Date of Award:
Doctor of Philosophy (PhD)
Biological and Irrigation Engineering
Ronald C. Sims
Ronald C. Sims
Issa A. Hamud
Darinw L. Sorensen
Charles D. Miller
Algae that are grown in wastewater treatment lagoons could be an important substrate for biofuel production; however, the low C/N ratio of algae is not conducive to anaerobic digestion of algae with economically attractive methane production rates. Increasing the C/N ratio in anaerobic, laboratory scale, batch reactors by blending algal biomass with sodium acetate resulted i increased methane production rates as the C/N ratio increased. The highest amount of methane was produced when the C/N was 21/1. When the C/N was 24/1, the biogas production rate decreased. Batch experiments were done to evaluate the effect of optimizing the C/N ratio on methane production from algae and to identify the most essential information needed to conduct research on co-digestion of algal biomass using the continuous, high-rate, up-flow anaerobic sludge blanket (UASB) reactor system. Based on the results obtained from batch reactor experiments, anaerobic co-digestion of algal biomass, obtained by continuous centrifugation from the Logan City, Utah, 5th stage wastewater treatment lagoon, and sodium acetate was conducted using laboratory scale UASB reactors with the C/N ratio in the feedstock adjusted to 21/1. Duplicate, 34 L UASB reactor systems were built of poly(methyl methacrylate). Both reactors were seeded with 11 L of anaerobic sediment from the 3rd stage lagoon. The pH of the feedstock was adjusted to the neutral range. The feedstock was initially introduced at a low organic loading rate of 0.9 g/L.d with a hydraulic retention time (HRT) of 7.2 days and then increased up to 5.4 g/L.d and a HRT of 5.5 days. These organic loading rates corresponded to an initial influent chemical oxygen demand (COD) of 6.25 g/L and increased to 27.2 g/L. Methane production increased from 270 mL/g to 349 mL/g COD biodegraded. COD removal efficiency was 80% and biogas methane composition was 90% at steady state. Algal biomass contributed 33-50% of the COD in the feed stock depending on the COD of the algae paste from centrifugation. The shortest HRT at which steady state was not affected was 5.5 days. At lower HRT all monitored parameters showed a slight decrease after the 75th day of operation.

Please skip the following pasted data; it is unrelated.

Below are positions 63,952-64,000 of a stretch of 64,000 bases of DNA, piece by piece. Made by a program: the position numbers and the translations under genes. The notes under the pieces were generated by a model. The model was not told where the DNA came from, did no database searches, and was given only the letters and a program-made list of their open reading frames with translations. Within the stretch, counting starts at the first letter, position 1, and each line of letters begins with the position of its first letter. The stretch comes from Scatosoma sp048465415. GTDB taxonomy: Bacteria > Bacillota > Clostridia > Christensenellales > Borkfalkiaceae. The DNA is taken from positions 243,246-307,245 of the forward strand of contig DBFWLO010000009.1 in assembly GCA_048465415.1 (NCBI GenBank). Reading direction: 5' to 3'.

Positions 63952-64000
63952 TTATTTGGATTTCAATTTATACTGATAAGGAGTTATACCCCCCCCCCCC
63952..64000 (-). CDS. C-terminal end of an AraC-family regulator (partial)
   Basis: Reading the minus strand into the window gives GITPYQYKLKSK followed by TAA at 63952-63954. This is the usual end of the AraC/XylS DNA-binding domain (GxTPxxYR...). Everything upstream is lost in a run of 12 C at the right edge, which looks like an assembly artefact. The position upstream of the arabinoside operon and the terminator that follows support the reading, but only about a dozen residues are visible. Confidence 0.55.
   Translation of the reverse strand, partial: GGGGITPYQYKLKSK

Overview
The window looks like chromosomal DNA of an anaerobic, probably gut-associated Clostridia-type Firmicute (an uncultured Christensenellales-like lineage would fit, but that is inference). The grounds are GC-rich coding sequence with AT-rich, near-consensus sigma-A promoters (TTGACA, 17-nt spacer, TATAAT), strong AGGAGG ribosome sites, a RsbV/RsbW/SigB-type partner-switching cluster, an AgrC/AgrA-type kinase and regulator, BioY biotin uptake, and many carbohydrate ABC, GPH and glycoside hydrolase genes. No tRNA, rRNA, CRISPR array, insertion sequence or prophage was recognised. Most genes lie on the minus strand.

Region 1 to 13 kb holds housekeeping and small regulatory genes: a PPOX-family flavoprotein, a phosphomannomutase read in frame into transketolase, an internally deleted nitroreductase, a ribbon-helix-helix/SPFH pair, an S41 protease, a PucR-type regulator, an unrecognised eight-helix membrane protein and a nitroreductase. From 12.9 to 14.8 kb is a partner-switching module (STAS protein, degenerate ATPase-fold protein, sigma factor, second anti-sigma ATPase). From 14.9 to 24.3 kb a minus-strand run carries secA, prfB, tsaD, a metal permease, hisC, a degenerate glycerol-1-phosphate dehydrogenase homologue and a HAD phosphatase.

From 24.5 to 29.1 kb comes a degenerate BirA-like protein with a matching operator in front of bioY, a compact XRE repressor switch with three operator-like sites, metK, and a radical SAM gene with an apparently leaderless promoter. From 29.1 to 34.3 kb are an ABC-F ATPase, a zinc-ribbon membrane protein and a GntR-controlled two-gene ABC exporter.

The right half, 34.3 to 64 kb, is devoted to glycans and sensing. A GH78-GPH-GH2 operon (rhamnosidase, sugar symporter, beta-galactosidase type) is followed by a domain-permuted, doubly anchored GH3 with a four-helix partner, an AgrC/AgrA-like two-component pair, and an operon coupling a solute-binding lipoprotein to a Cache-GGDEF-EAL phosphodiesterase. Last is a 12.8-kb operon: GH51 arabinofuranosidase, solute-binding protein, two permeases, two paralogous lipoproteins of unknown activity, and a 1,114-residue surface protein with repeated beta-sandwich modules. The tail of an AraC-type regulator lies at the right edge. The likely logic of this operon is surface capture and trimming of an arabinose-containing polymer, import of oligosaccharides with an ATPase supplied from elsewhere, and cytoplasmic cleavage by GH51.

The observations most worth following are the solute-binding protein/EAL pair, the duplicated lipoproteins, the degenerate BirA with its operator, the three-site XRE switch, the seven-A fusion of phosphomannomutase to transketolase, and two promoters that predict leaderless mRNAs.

Soboh, Yousef, "Anaerobic Co-Digestion of Algal Biomass and a Supplemental Carbon Source Material to Produce Methane" (2015). All Graduate Theses and Dissertations. 4485.
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